Security experts are warning of a new malware family designed to target and raid ATMs running the popular Microsoft XFS middleware.
Detected as BKDR_ALICE.A. the “Alice” malware is the leanest ATM threat of its type ever analyzed by Trend Micro, the firm’s senior threat researchers David Sancho and Numaan Huq claimed in a blog post.
Probably in the wild since at least October 2014, it first checks to see if the ATM is running an Extensions for Financial Services XFS environment before beginning.
Once the hacker enters a four-digit PIN based on the ATM’s terminal ID, it will bring up an operator panel displaying the various “cassettes” loaded with money inside the machine.
The attacker can then empty each cassette at will.
The four-digit code is apparently included to prevent individual groups of mules sharing the malware with each other and bypassing the rest of the cybercrime operation.
“Several things stand out about Alice. It is extremely feature-lean and, unlike other ATM malware families we have dissected, it only includes the basic functionality required to successfully empty the money safe of the ATM,” wrote Sancho and Huq.
“It only connects to the CurrencyDispenser1 peripheral and it never attempts to use the machine’s PIN pad. The logical conclusion is that the criminals behind Alice need to physically open the ATM and infect the machine via USB or CD-ROM, then connect a keyboard to the machine’s mainboard and operate the malware through it.”
Although Alice uses a commercial off-the-shelf packer to make analysis and reverse engineering more difficult, as ATM malware goes mainstream it is expected that the black hats will develop custom packers and other obfuscation techniques.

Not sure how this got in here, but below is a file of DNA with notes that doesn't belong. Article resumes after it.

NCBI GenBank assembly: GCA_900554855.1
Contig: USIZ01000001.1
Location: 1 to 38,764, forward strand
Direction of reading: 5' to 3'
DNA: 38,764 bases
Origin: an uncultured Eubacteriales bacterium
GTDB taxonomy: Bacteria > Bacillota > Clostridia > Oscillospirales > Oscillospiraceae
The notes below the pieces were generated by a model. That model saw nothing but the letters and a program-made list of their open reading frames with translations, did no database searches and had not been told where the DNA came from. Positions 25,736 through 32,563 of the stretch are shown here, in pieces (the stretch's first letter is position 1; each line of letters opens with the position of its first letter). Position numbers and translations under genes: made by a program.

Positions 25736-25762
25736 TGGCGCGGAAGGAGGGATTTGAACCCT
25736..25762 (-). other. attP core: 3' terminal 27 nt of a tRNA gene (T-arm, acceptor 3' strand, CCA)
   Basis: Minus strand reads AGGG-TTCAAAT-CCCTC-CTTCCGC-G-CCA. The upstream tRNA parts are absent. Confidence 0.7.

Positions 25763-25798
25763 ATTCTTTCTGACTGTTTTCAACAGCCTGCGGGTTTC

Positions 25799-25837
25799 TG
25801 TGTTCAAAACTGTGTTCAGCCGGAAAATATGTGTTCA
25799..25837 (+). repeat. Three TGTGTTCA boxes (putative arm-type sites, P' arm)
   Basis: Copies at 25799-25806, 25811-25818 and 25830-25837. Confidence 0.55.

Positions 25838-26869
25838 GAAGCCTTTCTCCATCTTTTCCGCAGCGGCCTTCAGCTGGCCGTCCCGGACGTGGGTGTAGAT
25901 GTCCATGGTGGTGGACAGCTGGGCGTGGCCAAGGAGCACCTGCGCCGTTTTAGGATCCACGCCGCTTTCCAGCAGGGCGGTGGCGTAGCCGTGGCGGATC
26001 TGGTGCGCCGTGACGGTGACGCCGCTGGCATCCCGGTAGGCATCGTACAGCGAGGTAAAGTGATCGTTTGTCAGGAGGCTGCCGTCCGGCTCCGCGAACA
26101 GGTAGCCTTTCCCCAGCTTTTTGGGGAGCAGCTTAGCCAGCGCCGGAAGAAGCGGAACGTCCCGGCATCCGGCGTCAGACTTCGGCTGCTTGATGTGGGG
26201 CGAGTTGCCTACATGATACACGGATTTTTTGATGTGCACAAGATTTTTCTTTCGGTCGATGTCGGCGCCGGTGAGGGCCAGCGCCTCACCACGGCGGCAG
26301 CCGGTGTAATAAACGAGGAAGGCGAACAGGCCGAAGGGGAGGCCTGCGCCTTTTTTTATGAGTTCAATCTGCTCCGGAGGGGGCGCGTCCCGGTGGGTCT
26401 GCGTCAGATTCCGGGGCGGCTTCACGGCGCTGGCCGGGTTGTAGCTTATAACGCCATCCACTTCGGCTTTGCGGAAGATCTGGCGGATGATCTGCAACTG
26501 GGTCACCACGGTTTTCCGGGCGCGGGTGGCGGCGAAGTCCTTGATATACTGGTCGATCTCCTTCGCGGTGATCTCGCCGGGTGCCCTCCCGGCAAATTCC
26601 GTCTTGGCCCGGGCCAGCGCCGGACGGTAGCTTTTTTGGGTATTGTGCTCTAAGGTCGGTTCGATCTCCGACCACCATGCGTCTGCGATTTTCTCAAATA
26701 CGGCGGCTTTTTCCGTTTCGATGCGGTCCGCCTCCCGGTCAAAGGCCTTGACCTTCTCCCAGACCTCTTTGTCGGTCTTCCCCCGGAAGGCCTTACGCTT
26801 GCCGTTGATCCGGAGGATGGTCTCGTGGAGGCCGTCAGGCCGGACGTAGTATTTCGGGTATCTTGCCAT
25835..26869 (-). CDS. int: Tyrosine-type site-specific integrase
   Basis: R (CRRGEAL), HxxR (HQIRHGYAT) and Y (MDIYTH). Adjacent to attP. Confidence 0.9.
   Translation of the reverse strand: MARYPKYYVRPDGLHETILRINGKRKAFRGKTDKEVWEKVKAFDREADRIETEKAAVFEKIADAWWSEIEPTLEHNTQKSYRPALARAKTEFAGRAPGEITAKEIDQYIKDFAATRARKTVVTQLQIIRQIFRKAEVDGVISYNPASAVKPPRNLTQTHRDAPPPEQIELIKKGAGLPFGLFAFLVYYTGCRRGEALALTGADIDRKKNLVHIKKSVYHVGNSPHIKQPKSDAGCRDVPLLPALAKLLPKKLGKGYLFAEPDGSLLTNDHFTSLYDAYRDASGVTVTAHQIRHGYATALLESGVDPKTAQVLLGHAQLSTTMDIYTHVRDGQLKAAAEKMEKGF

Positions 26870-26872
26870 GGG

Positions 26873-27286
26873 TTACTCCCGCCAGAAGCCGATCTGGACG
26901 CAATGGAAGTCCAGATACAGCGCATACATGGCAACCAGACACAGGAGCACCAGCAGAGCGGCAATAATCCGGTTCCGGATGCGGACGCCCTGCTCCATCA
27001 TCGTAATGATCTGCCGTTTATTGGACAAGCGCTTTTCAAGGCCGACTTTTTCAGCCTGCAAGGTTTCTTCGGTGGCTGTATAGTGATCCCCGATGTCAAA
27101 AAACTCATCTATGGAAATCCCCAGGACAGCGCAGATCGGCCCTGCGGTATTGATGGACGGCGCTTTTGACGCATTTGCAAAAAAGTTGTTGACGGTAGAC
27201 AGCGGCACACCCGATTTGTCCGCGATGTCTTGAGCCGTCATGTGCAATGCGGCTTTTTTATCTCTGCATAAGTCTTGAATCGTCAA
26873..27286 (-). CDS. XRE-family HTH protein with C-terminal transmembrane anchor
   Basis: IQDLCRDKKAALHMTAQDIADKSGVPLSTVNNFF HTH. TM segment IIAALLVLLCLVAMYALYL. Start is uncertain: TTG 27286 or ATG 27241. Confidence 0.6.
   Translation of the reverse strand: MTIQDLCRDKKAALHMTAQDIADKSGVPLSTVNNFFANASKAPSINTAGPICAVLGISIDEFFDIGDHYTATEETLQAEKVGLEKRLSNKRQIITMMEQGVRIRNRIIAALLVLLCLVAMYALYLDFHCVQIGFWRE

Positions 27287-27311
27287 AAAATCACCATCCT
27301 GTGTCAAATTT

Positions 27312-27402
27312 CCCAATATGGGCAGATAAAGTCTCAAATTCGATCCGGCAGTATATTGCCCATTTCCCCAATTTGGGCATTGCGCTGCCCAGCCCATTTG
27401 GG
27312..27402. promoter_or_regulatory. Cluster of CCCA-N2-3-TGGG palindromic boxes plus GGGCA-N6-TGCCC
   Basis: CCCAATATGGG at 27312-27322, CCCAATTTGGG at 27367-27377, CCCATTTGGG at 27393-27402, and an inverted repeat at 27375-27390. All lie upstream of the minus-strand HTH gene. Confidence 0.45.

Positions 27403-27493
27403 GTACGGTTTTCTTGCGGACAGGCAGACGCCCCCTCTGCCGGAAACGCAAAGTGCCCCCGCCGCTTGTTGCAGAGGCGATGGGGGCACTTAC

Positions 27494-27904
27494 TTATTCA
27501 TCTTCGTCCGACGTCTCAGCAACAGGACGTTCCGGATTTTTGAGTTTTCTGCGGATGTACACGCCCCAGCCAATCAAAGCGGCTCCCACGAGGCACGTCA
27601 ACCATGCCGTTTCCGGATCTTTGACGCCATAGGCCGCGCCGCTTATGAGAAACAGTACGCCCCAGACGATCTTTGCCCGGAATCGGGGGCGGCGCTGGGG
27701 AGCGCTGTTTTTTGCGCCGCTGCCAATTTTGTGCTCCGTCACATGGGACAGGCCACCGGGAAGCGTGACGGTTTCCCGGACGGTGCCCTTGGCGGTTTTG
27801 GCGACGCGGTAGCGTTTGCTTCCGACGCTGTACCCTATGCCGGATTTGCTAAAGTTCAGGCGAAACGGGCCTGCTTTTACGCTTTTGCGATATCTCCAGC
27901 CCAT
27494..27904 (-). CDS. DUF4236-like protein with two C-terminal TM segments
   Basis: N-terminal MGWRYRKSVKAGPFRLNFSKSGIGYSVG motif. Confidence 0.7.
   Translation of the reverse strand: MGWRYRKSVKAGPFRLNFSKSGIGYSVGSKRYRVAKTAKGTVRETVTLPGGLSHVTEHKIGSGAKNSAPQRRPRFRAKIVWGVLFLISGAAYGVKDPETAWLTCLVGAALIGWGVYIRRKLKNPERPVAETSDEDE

In related news, Positive Technologies is trumpeting research which led to the discovery of a zero day vulnerability in Intel Security’s Solidcore ATM product designed to protect Windows-based cash-points.
Hackers could have used the bug to successfully target banks using customized malware, according to the vendor.
“The core protection for ATMs has to be regular security audits, the creation of secure ATM configuration policies, combined with continuous monitoring for compliance with these requirements. Such monitoring would significantly increase ATM protection from attacks exploiting simple vulnerabilities - such as Kiosk mode bypass and the absence of BIOS passwords,” explained lead security evangelist, Alex Mathews.
“For real-time detection of targeted attacks, the recommendation is to use security information and event management systems (SIEM) to detect suspicious activities or event sequences – such as the connection of any devices to an ATM, an unexpected reboot, the repeated depression of keys, or the execution of unauthorized commands.”